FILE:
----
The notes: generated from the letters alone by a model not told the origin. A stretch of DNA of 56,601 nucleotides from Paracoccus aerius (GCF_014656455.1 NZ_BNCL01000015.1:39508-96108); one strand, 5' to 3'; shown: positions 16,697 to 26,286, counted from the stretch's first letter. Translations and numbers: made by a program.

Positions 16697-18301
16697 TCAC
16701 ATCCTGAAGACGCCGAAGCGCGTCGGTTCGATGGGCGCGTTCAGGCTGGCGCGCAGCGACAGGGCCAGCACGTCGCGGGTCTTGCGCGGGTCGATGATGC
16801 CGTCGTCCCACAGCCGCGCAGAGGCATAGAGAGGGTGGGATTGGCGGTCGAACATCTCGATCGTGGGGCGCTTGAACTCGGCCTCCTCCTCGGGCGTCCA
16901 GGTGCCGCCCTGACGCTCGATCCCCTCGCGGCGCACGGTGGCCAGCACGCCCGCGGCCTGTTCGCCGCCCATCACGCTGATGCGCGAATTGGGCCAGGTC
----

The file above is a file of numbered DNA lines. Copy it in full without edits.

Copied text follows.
The notes: generated from the letters alone by a model not told the origin. A stretch of DNA of 56,601 nucleotides from Paracoccus aerius (GCF_014656455.1 NZ_BNCL01000015.1:39508-96108); one strand, 5' to 3'; shown: positions 16,697 to 26,286, counted from the stretch's first letter. Translations and numbers: made by a program.

Positions 16697-18301
16697 TCAC
16701 ATCCTGAAGACGCCGAAGCGCGTCGGTTCGATGGGCGCGTTCAGGCTGGCGCGCAGCGACAGGGCCAGCACGTCGCGGGTCTTGCGCGGGTCGATGATGC
16801 CGTCGTCCCACAGCCGCGCAGAGGCATAGAGAGGGTGGGATTGGCGGTCGAACATCTCGATCGTGGGGCGCTTGAACTCGGCCTCCTCCTCGGGCGTCCA
16901 GGTGCCGCCCTGACGCTCGATCCCCTCGCGGCGCACGGTGGCCAGCACGCCCGCGGCCTGTTCGCCGCCCATCACGCTGATGCGCGAATTGGGCCAGGTC